Common symptoms of sleep apnea

It’s important to recognise the symptoms of sleep-disordered breathing (SDB), obstructive sleep apnea (OSA), central sleep apnea (CSA) in patients.

One of the most recognisable symptoms of obstructive sleep apnea is snoring, even though many patients ignore this sign or fail to recognise it as a symptom of a more serious condition.

Other symptoms of sleep-disordered breathing

As well as snoring, symptoms of sleep-disordered breathing may include:

  • Excessive daytime sleepiness (EDS)
  • Weight gain
  • Poor concentration
  • Fatigue
  • Morning headaches
  • Forgetfulness
  • Depressed mood
  • Sexual dysfunction
  • Night sweats
  • Nocturia

If your patient presents with any of these symptoms, it’s important to talk to them about SDB and recommend a sleep test.

These symptoms can also be caused by other conditions so accurate diagnosis is important.

What are the symptoms of sleep-disordered breathing in children?

Sleep-disordered breathing also affects up to 3%1 of children, with common symptoms including:

  • Habitual snoring (which affects about 3.2 – 12%1,2 of children)
  • Noisy breathing/increased work of breathing
  • Pauses in breathing with noisy resumption of breathing
  • Chronic mouth breathing
  • Behavioural problems, such as hyperactivity and aggressiveness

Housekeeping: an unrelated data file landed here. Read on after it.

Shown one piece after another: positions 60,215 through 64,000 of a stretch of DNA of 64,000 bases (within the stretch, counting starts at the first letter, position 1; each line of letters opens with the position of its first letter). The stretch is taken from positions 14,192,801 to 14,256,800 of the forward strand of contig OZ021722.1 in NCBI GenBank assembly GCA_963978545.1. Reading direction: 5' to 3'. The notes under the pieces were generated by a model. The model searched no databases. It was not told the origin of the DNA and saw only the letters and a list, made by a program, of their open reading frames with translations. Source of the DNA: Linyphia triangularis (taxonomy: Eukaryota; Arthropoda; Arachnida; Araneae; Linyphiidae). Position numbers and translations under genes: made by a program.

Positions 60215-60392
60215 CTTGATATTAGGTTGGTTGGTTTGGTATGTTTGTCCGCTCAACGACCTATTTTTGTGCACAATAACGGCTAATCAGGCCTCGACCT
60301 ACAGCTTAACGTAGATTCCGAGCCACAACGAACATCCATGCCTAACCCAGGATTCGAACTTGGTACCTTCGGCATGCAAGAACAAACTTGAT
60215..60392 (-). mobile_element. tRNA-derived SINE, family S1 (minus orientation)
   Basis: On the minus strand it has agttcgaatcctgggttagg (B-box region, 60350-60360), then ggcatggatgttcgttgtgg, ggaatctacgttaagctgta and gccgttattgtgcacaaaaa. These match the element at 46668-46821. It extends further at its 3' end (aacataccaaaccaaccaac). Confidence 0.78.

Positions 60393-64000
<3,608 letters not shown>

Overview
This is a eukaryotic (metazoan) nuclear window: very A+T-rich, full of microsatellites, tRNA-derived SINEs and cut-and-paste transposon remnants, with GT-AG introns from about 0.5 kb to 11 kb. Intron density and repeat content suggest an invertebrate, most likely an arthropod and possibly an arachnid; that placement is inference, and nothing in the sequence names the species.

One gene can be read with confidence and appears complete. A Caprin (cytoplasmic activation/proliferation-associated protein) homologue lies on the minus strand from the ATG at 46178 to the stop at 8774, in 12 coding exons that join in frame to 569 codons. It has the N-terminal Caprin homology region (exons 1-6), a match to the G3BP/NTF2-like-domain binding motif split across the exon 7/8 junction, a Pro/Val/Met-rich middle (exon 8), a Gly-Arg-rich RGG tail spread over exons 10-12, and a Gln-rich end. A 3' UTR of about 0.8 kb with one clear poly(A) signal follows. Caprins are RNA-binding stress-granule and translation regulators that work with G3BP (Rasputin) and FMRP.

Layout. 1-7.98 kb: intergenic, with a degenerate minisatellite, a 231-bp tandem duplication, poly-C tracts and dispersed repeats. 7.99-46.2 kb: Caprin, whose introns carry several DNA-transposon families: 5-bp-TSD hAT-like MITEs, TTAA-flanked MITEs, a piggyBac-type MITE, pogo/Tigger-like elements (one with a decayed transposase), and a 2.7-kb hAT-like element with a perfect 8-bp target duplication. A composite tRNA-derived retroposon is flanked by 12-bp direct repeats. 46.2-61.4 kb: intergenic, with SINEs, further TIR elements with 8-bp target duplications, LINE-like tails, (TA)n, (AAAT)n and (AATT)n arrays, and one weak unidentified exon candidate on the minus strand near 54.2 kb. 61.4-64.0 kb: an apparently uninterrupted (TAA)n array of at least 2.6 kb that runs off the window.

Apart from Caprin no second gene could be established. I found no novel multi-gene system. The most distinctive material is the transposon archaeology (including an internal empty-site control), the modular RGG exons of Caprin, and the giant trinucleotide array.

• Restless sleep

There are a number of risk factors that could also predispose children to having sleep-disordered breathing, including:

  • Adenotonsillar hypertrophy
  • Craniofacial malformation
  • Congenital syndromes (e.g. Down’s, Marfan’s, Pierre Robin Sequence, Achondroplasia)
  • Obesity

If symptoms of sleep-disordered breathing are observed in a child, it’s important to either refer the child to a paediatric sleep physician and/or recommend a sleep test to determine whether he or she has a breathing disorder. Find out how to request a sleep test.

More about sleep-disordered breathing


There are three types of sleep apnea: Obstructive Sleep Apnea (OSA), Central Sleep Apnea (CSA) and mixed or complex sleep apnea. Each type has distinctive characteristics that enable diagnosis.


When left untreated, patients with SDB have an increased risk of developing serious chronic diseases such as cardiovascular disease and type 2 diabetes. A significant number of patients with COPD also have SDB.


ResMed gives you the tools to screen your patients for sleep-disordered breathing, request a sleep study, and get them diagnosed.



Gislason T, et al. Chest. 1995


Gislason T, et al. Chest. 1995


Castronovo V, et al. J of Pediatrics. 2003